Learn how to identify and remove common weeds that may be taking over your lawn and garden spaces with this gallery.
Yarrow (Achillea millefolium)
This common weed bears clusters of creamy white flowers and has narrow, featherlike foliage that releases an aroma when crushed. It thrives in dry, arid, sandy conditions and often indicates a lack of nutrients in the soil. Pull out the rhizomes by hand.
Daisy weed (Bellis perennis)
The most common perennial weed in lawns, daisies have white petals and a yellow center. They have green, spoon-shaped leaves that form clusters of rosettes in the grass. They are very resilient to close mowing, so use a daisy grubber to remove them.
Creeping thistle (Cirsium arvense)
This weed is often a problem in recently seeded lawns or in bare patches in existing grass. It has light purple flowerheads and spiky, wavy, thistlelike leaves, which are unpleasant to sit or walk on. Dig them out using a daisy grubber or fork.
Ground ivy (Glechoma hederacea)
This persistent, spreading perennial bears clusters of violet-blue flowers that are held high above the round, glossy, scalloped leaves. The aromatic foliage has pronounced veins and surrounds the stems. If necessary, apply an appropriate weedkiller.
Greater plantain (Plantago major)
This perennial has broad, oval-shaped foliage with pronounced rib markings; the leaves will rapidly smother the grass underneath. The flowers are pale greenish-gray, borne on single stems. Dig it out, then mow regularly to prevent the seed from spreading.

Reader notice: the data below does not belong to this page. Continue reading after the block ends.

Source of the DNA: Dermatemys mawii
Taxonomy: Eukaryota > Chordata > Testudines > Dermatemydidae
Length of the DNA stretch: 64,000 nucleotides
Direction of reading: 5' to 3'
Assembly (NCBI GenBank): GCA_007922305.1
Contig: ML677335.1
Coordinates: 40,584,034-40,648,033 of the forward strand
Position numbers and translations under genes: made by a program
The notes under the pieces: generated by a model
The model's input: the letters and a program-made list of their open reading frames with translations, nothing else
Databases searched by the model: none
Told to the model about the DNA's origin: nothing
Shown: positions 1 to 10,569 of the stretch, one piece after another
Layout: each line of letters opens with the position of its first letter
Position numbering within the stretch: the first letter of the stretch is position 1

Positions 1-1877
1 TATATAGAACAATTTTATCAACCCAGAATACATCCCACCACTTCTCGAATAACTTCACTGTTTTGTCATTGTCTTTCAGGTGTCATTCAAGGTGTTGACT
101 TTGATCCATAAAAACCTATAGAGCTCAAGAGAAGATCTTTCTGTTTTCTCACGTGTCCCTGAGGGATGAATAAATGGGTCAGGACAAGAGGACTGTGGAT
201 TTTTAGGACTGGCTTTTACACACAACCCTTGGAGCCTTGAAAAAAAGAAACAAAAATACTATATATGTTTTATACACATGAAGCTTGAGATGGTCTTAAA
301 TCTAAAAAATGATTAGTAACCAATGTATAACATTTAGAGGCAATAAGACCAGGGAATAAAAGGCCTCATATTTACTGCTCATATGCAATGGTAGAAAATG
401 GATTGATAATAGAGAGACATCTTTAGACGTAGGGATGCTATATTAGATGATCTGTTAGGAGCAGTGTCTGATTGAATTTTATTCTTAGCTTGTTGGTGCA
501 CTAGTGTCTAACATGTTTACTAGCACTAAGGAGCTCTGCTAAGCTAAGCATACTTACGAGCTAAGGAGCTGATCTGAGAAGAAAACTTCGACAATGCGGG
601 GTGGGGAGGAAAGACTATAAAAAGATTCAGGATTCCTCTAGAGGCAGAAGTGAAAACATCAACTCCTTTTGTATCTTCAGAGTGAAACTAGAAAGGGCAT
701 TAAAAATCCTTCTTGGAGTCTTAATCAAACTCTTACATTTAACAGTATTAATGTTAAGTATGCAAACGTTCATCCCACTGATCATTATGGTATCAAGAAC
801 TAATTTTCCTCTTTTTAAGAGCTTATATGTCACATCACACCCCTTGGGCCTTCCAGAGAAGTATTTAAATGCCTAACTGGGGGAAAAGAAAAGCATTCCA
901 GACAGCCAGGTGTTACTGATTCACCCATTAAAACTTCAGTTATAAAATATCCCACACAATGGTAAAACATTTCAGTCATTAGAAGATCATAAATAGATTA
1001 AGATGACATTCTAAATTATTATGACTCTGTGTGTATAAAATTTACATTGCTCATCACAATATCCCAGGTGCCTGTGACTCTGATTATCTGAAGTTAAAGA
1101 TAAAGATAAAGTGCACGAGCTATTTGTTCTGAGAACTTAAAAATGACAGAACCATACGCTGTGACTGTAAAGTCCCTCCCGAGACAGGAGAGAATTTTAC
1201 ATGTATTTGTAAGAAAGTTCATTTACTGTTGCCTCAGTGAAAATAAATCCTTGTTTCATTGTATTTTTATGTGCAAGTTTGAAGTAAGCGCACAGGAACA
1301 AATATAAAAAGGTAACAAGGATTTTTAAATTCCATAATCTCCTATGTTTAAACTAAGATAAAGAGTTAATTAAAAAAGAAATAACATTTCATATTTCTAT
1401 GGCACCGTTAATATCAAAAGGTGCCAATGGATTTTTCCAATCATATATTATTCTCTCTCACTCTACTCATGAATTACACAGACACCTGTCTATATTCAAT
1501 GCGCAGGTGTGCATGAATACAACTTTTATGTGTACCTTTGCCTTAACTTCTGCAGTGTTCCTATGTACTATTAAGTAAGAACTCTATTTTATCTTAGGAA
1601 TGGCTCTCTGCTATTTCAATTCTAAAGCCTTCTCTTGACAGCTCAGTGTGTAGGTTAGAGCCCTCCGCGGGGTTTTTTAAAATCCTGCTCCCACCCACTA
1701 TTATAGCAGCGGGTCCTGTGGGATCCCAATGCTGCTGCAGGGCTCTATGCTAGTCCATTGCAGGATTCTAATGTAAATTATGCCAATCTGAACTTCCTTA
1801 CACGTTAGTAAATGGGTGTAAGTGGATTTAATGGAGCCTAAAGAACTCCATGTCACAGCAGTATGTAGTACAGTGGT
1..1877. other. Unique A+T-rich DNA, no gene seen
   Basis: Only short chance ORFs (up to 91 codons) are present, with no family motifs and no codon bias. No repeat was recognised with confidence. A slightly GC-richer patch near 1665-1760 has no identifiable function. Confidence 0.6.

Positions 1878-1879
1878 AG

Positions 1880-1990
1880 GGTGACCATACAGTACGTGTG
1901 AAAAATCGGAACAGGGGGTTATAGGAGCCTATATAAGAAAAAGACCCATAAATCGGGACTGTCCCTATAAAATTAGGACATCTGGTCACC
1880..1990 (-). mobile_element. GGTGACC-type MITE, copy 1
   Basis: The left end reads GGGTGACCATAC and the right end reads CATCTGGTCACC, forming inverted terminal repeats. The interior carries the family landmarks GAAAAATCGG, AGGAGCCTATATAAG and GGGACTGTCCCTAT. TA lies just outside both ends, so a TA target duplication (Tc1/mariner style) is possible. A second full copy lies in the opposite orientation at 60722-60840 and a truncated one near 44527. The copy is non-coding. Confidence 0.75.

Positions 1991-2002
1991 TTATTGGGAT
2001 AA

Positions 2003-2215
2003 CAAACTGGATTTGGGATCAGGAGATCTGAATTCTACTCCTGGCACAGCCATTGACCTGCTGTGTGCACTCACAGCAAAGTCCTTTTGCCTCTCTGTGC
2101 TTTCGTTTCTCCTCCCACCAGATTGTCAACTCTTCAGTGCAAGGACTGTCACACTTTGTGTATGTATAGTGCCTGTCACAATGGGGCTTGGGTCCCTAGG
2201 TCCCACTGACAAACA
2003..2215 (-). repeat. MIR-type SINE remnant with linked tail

Selfheal (Prunella vulgaris)
A member of the mint family, this perennial can rapidly colonize a lawn using its spreading, underground runners. It has attractive, purplish-blue hooded flowers, and the leaves are borne in pairs along its squarish stems. Apply an appropriate weedkiller.
Creeping buttercup (Ranunculus repens)
Preferring damp soils, the buttercup is a good indicator that drainage may be required. It rapidly spreads using its creeping root system and has small, bright yellow flowers borne on erect stems with three-lobed, toothed foliage. Dig out established plants.
Sheep's sorrel (Rumex acetosella)
A lover of dry, acidic soil conditions, this common perennial has unusual, arrow-shaped leaves and produces small, green flowers that turn to pinkish-red seedheads. Ensure that you dig out the entire taproot to prevent the plant from regenerating.
Common ragwort (Senecio jacobaea)
This biennial weed has bluish-green lobed leaves and bright yellow, star-shaped flowers. It seeds prolifically and so should be removed with a fork at an early stage of its growth. Because of the toxins it produces, wear gloves when weeding.
Dandelion (Taraxacum officinale)
Producing single, bright yellow flowerheads that turn into balls of white, fluffy seedheads, this perennial weed has shiny, elongated, toothed rosettes of foliage. Its deep, fleshy taproot needs to be totally removed or it will rapidly regenerate.
White clover (Trifolium repens)
A common weed, often found on nutrient-rich soil, white clover has small, three-lobed leaves and white or sometimes pinkish flowers. It is a perennial weed and spreads by runners that can quickly smother the lawn; lift these with a rake, then mow.
Slender speedwell (Veronica filiformis)
This perennial has kidney-shaped leaves when young that develop into rounded, serrated foliage. Similar in appearance to ground ivy, it also bears blue-purplish flowers. It spreads by underground and overground runners; kill it using a hoe.
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